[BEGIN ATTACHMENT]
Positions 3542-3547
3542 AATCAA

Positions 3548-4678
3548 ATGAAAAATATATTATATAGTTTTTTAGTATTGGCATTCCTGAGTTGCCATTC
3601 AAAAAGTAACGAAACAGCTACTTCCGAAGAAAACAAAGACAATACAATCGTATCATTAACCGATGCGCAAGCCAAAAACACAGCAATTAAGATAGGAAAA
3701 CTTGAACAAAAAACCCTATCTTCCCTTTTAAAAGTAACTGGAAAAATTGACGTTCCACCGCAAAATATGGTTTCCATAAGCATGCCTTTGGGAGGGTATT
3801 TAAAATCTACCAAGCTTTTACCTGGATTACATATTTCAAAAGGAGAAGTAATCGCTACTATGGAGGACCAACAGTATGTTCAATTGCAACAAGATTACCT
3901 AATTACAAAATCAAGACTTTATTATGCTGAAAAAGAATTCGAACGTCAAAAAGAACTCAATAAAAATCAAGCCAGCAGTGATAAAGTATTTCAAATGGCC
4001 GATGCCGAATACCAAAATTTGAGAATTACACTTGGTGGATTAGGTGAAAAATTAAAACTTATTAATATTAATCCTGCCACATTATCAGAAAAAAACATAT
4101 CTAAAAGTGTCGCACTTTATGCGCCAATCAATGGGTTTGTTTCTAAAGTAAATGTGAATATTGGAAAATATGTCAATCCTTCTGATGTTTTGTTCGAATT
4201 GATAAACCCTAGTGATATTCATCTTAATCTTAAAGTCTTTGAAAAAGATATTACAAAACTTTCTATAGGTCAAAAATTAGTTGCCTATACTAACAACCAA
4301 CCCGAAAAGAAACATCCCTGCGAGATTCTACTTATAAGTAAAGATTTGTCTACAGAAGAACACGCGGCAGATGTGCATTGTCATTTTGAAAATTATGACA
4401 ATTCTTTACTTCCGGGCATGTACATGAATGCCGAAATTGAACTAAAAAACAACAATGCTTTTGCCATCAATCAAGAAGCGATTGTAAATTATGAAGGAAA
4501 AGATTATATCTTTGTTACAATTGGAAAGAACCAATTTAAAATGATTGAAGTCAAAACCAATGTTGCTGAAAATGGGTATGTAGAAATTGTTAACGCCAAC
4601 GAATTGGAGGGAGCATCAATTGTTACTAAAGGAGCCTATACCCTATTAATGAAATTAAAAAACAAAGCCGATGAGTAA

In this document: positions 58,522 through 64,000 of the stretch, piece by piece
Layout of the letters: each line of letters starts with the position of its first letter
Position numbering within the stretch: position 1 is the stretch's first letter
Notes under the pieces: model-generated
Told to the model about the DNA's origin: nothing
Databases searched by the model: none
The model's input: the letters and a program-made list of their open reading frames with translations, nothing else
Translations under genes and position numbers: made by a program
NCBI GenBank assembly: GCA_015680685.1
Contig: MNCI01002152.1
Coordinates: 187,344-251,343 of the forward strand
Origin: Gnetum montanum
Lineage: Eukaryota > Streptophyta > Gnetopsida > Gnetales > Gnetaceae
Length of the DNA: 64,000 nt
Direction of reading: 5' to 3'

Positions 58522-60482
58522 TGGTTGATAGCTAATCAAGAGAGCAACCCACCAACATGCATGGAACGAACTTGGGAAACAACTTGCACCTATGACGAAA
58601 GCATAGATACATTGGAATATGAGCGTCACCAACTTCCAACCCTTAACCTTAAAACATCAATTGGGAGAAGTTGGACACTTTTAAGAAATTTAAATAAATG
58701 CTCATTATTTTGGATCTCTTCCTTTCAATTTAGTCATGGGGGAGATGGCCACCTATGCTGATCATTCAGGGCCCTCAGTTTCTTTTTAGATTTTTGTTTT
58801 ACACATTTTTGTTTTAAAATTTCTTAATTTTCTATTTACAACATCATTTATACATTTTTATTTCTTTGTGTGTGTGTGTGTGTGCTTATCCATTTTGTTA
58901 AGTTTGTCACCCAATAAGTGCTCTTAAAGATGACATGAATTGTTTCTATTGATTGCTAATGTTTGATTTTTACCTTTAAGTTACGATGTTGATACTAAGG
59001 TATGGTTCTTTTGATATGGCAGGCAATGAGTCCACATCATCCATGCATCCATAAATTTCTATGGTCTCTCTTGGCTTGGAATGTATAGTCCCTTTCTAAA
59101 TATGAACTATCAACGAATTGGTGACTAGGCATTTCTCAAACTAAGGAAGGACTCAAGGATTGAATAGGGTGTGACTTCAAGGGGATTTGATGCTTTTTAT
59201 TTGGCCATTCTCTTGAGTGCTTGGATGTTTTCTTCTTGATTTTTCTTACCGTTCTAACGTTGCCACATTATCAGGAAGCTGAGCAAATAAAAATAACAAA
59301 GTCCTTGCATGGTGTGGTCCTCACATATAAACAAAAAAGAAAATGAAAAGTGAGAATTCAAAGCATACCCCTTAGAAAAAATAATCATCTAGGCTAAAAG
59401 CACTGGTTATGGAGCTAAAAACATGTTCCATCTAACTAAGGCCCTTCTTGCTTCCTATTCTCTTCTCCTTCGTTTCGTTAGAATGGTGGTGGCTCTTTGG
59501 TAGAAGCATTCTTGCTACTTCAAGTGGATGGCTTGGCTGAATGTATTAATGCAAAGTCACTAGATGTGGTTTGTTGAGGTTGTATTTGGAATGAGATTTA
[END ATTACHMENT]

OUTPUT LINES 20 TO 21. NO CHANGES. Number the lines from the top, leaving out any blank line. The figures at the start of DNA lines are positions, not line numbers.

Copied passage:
Told to the model about the DNA's origin: nothing
Databases searched by the model: none